But wait – some mineral sunscreens contain some of the very same ingredients. So we need to look at the ingredients carefully — both the active and inactive ingredients. Active ingredients are used as UV filters while inactive ingredients make up the base or formula. According to the EWG, inactive ingredients can make up as much as 70% of the formula, so it is important to pay attention to the entire list of ingredients.6
Active Ingredients to Avoid in Baby Sunscreen
These are the active chemicals in chemical sunscreen (and some mineral brands too) and are best avoided — especially when it comes to a baby sunscreen. Some of these ingredients may appear under different names, too.
- Oxybenzone: Oxybenzone rapidly absorbs into your skin and like estrogen in the body. Some studies suggest that it might alter sperm production. Detectable levels of oxybenzone have been found in human breast milk, amniotic fluid, urine, and blood. It is especially dangerous to children: “Children may be more vulnerable to harm from oxybenzone than adults ‘because of the potential for higher absorption and bioaccumulation.'”7 EWG rates oxybenzone as an 8 out of 10 in terms of toxicity (with 10 being the most toxic). You want to keep your baby away from this stuff!8
- Octinoxate: This chemical soaks into your skin and stimulates hormonal activity. Animal studies show that octinoxate causes changes in the reproductive and thyroid systems. EWG rates this chemical at a 6, showing evidence that it is an endocrine disruptor. Hawaii and Key West have banned both octinoxate and oxybenzone due to the damage of the coral reef it causes. Even small amounts can cause harm to the delicate coral reef systems.9
- Homosalate: EWG gives homosalate a four safety rating, which means its moderately safe but there are possible side effects. Homosalate is widespread and has been found in breast milk. This skin-penetrating hormone disrupts estrogen, androgen, and progesterone.10
- Octocrylene: This UV absorbing chemical has been found to cause allergic skin reactions. It has also been banned in Japan and is associated with cardiovascular disease, biochemical changes, and cellular damage.11
- Octisalate: This is a penetration enhancer that has a decent toxicity rating from EWG. It is usually used in combination with other harsh chemicals that may not be as safe.
- Avobenzone: While this ingredient has a low toxicity rating, it only filters UVA rays and has to be mixed with other (harmful) chemicals to stabilize it.12
Inactive Ingredients to Avoid in Baby Sunscreen
Since there is such a wide range of ingredients that can be used, it’s impossible to list everything you want to avoid, here are some of the key items to avoid.
- Parabens: You want to avoid parabens in everything if possible. Parabens act as preservatives and appear under different names on ingredient lists. You might find it as methylparaben, Propylparaben, Butylparaben, and more — basically anything ending in “-paraben”. Parabens are absorbed through the skin, act like estrogen, and some evidence links parabens to breast cancer. Avoid.13
- Propylene Glycol: A synthetic liquid made from petrochemicals, propylene glycol is best avoided whenever possible. It has been associated with a number of health issues including eczema, immune system toxicity, and allergies.14
- Methylisothiazolinone: This preservative is linked to causing allergic reactions. According to the EWG, it may also be a neurotoxin.15
- Retinyl Palmitate: While this is an antioxidant that combats skin aging, government studies indicate that it may trigger the development of skin tumors and lesions when used on the skin in the presence of sunlight. So, if you pick a sunscreen with added Vitamin A, you might be increasing the risk of skin cancer. Avoid this ingredient – it doesn’t make sense to be in sunscreen.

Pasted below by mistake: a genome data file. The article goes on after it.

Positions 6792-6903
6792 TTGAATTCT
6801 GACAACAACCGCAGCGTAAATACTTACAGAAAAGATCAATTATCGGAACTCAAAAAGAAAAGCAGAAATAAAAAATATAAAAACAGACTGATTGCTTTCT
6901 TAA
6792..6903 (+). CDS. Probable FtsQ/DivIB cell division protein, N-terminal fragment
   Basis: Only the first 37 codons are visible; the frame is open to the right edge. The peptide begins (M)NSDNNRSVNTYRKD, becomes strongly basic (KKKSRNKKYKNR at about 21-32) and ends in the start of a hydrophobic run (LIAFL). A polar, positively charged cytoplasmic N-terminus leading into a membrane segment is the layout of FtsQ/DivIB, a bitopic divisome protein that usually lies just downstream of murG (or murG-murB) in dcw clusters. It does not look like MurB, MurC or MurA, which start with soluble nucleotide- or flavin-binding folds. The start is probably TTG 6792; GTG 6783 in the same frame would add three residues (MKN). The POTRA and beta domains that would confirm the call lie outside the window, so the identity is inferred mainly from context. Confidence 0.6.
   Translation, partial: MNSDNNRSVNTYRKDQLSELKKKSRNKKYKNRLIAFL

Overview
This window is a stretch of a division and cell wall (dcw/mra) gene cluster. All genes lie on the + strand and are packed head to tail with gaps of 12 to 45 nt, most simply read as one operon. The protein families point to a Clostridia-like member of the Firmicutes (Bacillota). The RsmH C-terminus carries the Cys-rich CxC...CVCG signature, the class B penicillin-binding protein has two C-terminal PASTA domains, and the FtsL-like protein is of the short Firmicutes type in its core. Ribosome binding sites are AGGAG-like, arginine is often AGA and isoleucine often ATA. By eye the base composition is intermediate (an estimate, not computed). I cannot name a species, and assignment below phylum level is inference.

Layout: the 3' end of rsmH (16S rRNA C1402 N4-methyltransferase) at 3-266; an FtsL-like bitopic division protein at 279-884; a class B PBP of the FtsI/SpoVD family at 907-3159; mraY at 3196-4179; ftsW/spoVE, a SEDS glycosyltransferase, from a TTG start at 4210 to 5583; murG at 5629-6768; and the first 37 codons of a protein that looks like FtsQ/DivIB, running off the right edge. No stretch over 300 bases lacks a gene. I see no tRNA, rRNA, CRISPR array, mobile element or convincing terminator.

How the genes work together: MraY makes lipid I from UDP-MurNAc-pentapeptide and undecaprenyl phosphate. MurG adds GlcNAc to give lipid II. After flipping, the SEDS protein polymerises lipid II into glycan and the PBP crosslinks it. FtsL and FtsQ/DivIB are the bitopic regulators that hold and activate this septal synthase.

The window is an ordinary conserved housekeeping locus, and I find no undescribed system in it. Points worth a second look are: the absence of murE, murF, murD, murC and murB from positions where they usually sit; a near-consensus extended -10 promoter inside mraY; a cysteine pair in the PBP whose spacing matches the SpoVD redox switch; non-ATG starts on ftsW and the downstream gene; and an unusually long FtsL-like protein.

- Fragrance: As always, when a product lists “fragrance”, the company is hiding something in their list of ingredients. That can be phthalates or other toxic chemicals that they aren’t required to disclose. If you see this on a label, drop that product and find something that specifies what they use (or even better — something with no added fragrance at all).
- Sodium Benzoate or Phenoxyethanol: While these preservatives can’t always be avoided, there are ways to make sure that a product is still safe to use, even if it does contain them. If one of these ingredients appears at the beginning of an ingredient list, put the product down. If they are one of the very last ingredients, you might be okay with using the product if there isn’t a better alternative. Finally, try to seek out products that don’t contain these ingredients (see below for options).
- Sulfates: Sodium Lauryl Sulfate and Sodium Laureth Sulfate are harmful if absorbed through the skin. They can cause skin and eye irritation as well as organ toxicity, and should generally be avoided in all personal care products, including baby sunscreen.
- Formaldehyde-Releasing Agents: Formaldehyde can be added directly to personal care products like sunscreen, or it can be released from some preservatives. One of the commonly found formaldehyde releasers in sunscreen is diazolidinyl urea, which is also an allergen and known for releasing a large amount of formaldehyde. DMDM Hydantoin and Quaternium-15 are also commonly used in sunscreen. In general, it is best to thoroughly research the ingredients on any baby sunscreen you consider using.
- Cetyl PEG/PPG-10/1 Dimethicone: This is an ingredient that I came across frequently while researching sunscreen. Linked with organ-system toxicity, this ingredient can also be contaminated with 1,4 dioxane (a carcinogen). Avoid this when possible.
- Essential Oils: While essential oils are mostly safer than synthetic fragrances, essential oils aren’t necessarily safe for babies. Some sunscreen brands like Young Living, for example, contain several essential oils — far more than most aromatherapists would recommend for use on babies. I also came across several brands of natural baby sunscreen that include rosemary oil extract. Opt for fragrance-free sunscreen for your baby when possible.